Oregon's snowplow drivers are as a rule a phlegmatic lot, daunted neither by blizzard nor jackknifed semi.
And so I was surprised by the mood of impending panic which I detected in a recent press release from the snowplowers' employer, the Oregon Department of Transportation.
This two-page missive slid from the fax machine Friday morning. Its headline is reasonable enough, given the season and the weather forecast: andquot;Expect treacherous driving conditions through the weekend.andquot;
The release goes on to advise drivers this part was in bold letters andquot;to avoid travel over mountain passes for the next 72 hours.andquot;
This seems to me pretty sage advice, although I don't see as how it's necessary.
Most drivers, I suspect, understand implicitly that in mid-winter mountain passes in the main are not, as the military might put it, traction-rich environments.
What distinguishes this ODOT press release from many others of a similar vein, though, is the graphic way in which it describes the litany of disasters that await hapless motorists who ignore ODOT's warning.
Here's an example: andquot;High winds and heavy snow will cause trees to fall onto the highway and, at times, on vehicles.andquot;
The key word in that sentence, obviously, is andquot;will.andquot;
Now I don't mind ODOT alerting me to the possibility that a tree could crash onto the road as I'm cruising along. (Although I managed to recognize this risk without ODOT's pointing it out, as I noticed, some years ago, that Oregon is rich in trees, and that many of them stand within range of a highway.) My car has half a dozen air bags, but if a 70-foot Douglas-fir hits the rig dead-center I know I'm not coming off without a scratch.
The thing is, ODOT isn't dealing here in hypotheticals.
According to the press release, trees will hit highways and, at times, vehicles.
ODOT's absolute certainty in this matter frightens me, frankly, which I imagine was the agency's intention.
But what scares me even more is the agency's vagueness.
What is a motorist to make of this government-endorsed guarantee that trees, at times, will topple onto cars?
I'd appreciate ODOT's advice quite a lot more if its press releases told me which trees are going to fail, and at which times, so that I can adjust my travel itinerary so as to avoid the highways subject to the heaviest tree fall.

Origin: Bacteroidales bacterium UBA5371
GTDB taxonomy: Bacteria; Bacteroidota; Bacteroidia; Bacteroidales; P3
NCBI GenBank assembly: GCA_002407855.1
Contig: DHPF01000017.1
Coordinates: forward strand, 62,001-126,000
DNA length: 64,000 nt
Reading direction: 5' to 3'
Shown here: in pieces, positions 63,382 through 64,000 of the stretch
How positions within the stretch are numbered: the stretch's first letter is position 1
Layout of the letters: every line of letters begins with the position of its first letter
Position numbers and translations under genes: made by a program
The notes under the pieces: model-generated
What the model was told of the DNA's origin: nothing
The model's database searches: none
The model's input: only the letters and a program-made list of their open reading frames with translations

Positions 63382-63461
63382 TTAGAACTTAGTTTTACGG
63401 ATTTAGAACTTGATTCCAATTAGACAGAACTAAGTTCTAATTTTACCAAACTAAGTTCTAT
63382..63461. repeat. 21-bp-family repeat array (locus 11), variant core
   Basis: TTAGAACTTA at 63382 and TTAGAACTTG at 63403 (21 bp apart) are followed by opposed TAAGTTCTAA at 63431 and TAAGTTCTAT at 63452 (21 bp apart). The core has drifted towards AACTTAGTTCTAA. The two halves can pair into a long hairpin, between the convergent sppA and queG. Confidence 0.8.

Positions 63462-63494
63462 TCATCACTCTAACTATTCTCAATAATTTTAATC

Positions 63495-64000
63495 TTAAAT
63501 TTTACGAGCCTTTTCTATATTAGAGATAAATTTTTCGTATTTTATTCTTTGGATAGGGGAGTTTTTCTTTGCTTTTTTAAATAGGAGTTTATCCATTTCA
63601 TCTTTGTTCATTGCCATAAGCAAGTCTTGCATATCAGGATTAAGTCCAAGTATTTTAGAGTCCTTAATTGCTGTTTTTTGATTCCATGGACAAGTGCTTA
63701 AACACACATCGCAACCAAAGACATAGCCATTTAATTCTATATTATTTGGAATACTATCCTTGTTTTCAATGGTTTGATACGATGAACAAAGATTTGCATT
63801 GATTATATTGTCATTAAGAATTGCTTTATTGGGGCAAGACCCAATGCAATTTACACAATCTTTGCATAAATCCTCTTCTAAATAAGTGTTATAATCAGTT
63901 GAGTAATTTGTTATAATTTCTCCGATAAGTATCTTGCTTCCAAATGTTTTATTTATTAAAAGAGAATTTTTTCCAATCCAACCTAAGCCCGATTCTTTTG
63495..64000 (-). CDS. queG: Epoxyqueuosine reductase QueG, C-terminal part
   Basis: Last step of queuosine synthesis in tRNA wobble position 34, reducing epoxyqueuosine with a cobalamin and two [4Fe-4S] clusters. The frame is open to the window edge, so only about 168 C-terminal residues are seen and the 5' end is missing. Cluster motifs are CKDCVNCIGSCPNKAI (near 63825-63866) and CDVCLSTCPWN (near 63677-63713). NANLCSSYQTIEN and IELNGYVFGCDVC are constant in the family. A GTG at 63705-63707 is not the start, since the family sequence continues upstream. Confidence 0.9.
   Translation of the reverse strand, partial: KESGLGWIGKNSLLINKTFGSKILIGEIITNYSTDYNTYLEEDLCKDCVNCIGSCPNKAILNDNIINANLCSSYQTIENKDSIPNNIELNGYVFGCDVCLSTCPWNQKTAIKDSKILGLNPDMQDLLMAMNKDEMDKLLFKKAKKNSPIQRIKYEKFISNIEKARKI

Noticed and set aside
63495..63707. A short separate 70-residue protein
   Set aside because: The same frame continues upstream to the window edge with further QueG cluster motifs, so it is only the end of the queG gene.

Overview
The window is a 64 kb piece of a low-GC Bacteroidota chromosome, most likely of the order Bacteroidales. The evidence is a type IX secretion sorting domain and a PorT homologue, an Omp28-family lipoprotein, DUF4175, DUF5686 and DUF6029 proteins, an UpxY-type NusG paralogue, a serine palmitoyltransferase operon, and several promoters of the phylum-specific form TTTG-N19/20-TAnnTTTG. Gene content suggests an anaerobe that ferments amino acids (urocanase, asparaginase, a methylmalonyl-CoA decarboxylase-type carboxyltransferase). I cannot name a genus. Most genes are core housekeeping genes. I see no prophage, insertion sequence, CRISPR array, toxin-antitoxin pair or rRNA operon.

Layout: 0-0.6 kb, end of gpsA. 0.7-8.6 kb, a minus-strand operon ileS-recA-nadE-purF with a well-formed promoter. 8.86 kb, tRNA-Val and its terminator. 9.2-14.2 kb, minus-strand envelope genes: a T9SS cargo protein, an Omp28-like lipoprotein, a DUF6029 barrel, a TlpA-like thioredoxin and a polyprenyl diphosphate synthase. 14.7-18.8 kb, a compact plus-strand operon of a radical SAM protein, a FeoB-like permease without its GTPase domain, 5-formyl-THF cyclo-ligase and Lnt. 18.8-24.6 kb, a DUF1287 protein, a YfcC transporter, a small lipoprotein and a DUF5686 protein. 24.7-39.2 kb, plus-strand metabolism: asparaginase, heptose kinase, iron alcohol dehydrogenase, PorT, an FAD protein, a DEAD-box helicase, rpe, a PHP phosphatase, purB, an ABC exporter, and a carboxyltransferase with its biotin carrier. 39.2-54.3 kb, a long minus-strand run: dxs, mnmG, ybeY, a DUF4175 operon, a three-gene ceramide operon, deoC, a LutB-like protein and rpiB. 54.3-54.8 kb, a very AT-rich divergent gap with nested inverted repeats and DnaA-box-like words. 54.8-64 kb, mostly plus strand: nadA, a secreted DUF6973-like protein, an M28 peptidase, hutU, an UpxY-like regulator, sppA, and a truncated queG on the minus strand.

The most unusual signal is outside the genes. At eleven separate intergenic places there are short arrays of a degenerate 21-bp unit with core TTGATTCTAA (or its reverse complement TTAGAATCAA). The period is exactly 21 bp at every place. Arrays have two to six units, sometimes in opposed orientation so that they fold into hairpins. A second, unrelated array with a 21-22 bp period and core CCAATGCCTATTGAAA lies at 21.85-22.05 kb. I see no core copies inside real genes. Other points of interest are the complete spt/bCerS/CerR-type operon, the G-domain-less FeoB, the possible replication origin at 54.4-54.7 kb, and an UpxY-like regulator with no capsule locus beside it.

Here's another scary scenario from the press release: andquot;High winds have tipped over semis, torn campers off pickups and forced delivery vans outside of travel lanes.andquot;
I'm sure all of those things have happened, yet I doubt any is what you could reasonably call a common event. I'm more afraid of slipping on a damp patch in the bathroom and breaking my neck than I am of having an untethered camper smash into my windshield. I suspect the statistics would bear me out on this.
As for wind-blown delivery vans wandering into my lane, I'd argue the more insidious threat is the guy in a minivan who barges across the broken yellow line while he's groping under the seat for a mishandled French fry. And that guy's always out on the freeway, on blustery days as well as calm.
ODOT's hyperbole aside, I don't blame the agency for trying to trim traffic loads during blizzards. Warnings probably reduce the number of obstacles the plow drivers have to contend with, anyway. If I was piloting one of those behemoths I'd rack up half a dozen Camrys and a few F-150s in my first shift.
But I don't think ODOT should assume motorized mayhem, no matter how inclement the weather, is preordained.
There's something unseemly about such predictions. They remind me of the inevitable announcements, unleashed just before every extended holiday weekend, that a certain number of people are expected to die in car crashes on their way to, or from, some festivity. I can't help but feel, when I hear these foreboding forecasts, that it might be my duty as an American to conclude my weekend of revelry by steering into a bridge abutment, just to make sure the numbers come out right.
Jayson Jacoby is the editor of the Baker City Herald.